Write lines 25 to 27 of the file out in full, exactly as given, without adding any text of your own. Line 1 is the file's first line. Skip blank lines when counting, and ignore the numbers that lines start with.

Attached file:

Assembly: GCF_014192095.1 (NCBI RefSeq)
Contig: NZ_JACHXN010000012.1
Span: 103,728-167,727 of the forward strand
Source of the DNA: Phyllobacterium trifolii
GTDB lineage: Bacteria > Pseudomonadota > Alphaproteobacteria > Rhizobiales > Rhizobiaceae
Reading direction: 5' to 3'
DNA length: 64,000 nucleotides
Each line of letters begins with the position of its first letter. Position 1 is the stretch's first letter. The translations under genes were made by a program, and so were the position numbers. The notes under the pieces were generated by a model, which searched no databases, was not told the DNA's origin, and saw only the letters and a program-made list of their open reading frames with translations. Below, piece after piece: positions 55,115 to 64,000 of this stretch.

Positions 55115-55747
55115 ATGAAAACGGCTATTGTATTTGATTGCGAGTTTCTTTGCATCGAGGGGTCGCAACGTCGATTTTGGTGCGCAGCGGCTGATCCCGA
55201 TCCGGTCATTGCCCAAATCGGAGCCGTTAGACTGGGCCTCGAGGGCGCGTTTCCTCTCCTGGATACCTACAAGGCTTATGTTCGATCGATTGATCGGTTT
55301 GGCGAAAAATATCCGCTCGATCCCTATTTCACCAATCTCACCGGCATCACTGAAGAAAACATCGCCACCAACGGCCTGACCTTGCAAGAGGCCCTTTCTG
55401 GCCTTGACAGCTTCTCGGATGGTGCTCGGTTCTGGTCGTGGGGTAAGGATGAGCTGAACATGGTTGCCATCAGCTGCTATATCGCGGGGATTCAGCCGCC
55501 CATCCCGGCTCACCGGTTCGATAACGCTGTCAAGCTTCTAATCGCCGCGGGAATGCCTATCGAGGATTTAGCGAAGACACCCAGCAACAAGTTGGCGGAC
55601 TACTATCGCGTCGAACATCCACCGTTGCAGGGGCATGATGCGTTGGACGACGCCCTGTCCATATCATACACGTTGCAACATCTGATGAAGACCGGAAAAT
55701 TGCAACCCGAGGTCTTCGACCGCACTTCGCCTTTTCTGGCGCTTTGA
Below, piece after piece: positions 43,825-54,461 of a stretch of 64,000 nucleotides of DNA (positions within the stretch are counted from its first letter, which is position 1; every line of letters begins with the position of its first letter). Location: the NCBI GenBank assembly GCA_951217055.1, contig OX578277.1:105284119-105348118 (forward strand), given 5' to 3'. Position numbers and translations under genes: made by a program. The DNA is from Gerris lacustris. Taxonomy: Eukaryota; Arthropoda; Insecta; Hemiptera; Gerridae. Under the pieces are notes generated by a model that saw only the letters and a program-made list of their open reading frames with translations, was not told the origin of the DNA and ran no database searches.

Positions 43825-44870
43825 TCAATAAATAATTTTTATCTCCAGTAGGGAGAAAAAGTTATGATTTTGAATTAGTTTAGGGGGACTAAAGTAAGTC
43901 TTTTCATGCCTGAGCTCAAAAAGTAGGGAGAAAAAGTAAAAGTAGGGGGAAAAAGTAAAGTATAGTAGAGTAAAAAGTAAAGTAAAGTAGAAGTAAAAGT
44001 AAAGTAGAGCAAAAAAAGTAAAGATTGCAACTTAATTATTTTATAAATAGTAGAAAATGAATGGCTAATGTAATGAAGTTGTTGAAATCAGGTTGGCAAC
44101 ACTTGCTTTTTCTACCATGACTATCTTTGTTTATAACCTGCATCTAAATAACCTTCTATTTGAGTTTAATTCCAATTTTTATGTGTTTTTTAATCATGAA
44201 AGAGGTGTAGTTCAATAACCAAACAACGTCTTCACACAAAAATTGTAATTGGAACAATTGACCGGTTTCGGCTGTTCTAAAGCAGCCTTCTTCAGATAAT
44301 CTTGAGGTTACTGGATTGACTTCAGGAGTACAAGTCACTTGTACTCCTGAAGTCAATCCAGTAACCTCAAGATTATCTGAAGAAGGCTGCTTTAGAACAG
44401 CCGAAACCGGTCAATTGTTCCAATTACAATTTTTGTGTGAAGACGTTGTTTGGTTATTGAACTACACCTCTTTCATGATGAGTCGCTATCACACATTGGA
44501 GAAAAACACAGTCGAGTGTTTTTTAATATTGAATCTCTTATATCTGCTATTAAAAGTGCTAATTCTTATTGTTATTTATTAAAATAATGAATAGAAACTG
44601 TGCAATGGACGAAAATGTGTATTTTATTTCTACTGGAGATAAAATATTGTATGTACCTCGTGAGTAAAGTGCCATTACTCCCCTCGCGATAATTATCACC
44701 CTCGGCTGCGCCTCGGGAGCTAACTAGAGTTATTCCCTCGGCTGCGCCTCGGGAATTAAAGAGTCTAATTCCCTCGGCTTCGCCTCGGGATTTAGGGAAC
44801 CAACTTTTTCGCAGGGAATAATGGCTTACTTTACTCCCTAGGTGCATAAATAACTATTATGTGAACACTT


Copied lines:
44401 CCGAAACCGGTCAATTGTTCCAATTACAATTTTTGTGTGAAGACGTTGTTTGGTTATTGAACTACACCTCTTTCATGATGAGTCGCTATCACACATTGGA
44501 GAAAAACACAGTCGAGTGTTTTTTAATATTGAATCTCTTATATCTGCTATTAAAAGTGCTAATTCTTATTGTTATTTATTAAAATAATGAATAGAAACTG
44601 TGCAATGGACGAAAATGTGTATTTTATTTCTACTGGAGATAAAATATTGTATGTACCTCGTGAGTAAAGTGCCATTACTCCCCTCGCGATAATTATCACC